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Home readers, sight words, NAPLAN….while these words are just an ordinary part of the schooling experience for some, for others, they bring huge stress and angst. Often difficulties with these experiences arise from a breakdown in reading. Despite consistent efforts with daily homework, some children continue to be slow, effortful, frustrated readers. A question we often receive from our families, is: “why is it so hard for us to grasp?”. Unfortunately, there isn’t a straightforward answer to this question, because reading is such a complex process.

To be a successful reader a child (or adult) has to perform two tasks. Firstly – they must accurately decode (or sound out, or recognise) the words on the page. Secondly – they must be able to extract and hold onto the information on the page (that is, they must comprehend what they have read). Children may have difficulty with either or both of these tasks.

Many different processes are involved in reading. As a speech pathologist working in literacy, it is our role to examine each of these areas and to consider how they may be contributing towards the reading difficulty a child may have. Because of this specialist role, speech pathologists are able to help with reading and literacy in ways that other health and educational professionals may not. An assessment should specifically consider:

  1. Phonological Awareness: the ability to access and manipulate the individual sound units that make up syllables and words
  2. Phonological Memory: a type of working memory which stores sounds as a reader reads a word. E.g., to sound out ‘cat’ as ‘c-a-t’ a reader has to be able to hold onto each sound that they have read out – phonological memory makes this possible.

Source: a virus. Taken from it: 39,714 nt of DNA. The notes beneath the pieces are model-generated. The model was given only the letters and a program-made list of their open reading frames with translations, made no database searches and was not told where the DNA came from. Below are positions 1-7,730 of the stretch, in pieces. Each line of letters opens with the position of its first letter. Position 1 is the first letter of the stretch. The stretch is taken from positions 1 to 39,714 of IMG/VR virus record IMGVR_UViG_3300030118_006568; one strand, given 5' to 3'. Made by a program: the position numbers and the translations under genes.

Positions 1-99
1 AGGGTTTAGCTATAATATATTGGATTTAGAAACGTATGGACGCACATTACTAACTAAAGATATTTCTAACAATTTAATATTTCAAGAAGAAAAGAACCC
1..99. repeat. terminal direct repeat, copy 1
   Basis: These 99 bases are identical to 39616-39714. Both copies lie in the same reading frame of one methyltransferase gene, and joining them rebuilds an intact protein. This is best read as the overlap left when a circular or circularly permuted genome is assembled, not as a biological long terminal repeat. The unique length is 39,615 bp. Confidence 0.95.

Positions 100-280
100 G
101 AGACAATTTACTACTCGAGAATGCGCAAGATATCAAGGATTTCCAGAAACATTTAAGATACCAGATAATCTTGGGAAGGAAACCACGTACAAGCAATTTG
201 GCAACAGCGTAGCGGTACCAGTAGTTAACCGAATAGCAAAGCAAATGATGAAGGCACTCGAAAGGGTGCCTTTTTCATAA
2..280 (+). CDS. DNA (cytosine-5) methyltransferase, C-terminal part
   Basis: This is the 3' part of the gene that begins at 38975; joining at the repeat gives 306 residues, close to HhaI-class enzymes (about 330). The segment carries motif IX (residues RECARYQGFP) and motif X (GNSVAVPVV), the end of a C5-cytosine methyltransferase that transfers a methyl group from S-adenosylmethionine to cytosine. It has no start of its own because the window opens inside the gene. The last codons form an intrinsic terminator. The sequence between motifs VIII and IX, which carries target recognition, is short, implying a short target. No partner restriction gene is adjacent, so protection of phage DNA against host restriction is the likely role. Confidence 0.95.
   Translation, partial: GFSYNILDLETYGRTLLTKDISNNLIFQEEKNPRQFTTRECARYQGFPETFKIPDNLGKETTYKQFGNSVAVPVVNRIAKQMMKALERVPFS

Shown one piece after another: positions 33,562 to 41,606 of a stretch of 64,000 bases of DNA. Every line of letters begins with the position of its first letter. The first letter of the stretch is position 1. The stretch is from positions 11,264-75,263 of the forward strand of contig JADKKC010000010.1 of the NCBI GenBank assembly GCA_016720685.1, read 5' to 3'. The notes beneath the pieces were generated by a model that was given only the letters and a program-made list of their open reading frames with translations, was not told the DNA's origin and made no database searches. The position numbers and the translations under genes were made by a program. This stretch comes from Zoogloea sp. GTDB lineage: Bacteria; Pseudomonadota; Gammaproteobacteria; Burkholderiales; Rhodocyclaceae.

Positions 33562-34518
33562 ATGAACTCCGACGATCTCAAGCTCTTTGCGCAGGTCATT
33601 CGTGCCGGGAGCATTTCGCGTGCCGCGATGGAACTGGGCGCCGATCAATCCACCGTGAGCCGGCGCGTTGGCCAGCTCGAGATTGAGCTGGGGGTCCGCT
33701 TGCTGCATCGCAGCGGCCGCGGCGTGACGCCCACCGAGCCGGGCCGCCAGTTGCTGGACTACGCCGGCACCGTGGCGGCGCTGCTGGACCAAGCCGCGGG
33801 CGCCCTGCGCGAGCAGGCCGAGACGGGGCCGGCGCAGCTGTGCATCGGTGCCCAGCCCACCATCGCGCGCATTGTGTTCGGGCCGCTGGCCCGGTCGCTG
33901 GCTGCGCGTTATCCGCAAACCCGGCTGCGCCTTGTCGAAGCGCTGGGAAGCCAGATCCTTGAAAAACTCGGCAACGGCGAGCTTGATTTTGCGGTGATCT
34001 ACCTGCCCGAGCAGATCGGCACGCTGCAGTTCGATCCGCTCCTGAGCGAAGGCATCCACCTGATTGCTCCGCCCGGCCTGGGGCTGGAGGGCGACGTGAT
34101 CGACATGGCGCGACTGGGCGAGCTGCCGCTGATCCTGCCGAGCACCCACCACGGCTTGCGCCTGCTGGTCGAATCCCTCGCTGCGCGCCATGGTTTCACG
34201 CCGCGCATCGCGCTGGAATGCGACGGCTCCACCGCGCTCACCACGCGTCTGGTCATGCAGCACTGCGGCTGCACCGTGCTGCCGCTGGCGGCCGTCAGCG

3. Working Memory: short-term memory system which allows for information to be held onto and manipulated at the same time
  4. Rapid Naming: the ability to extract information from the long-term memory system – critical for reading fluency.

A break down in any of these areas will lead to difficulties with reading at the functional level. Research also indicates that children who have difficulties with both rapid naming and phonological awareness will have greater difficulties than a child who had a breakdown in only one domain.

And the functional reading abilities of:

  • Reading Rate: how quickly and smoothly a child is able to read across the page
  • Reading Comprehension: the ability to hold onto and understand information that is encoded into words that have been read
  • Reading Accuracy: how accurately a child can read or decode the words on the page.

When we consider that a child has to not only read the words, but understand their meanings and how all of the words on the page interact together to contribute toward the main idea, we quickly realise why oral language abilities are critical for reading success. So many children that we work with present to us in their early years for language development, and then go on to have reading difficulties because of literacy and language’s close relationship.

When we consider how fast-paced the curriculum is, and just how complex reading is, it becomes clear how critical early intervention is for our kids. While any person may become frustrated when learning a new skill, if your child is experiencing ongoing frustrations, or is just not picking up on their reading as you feel they should, contact us today to see how we can help!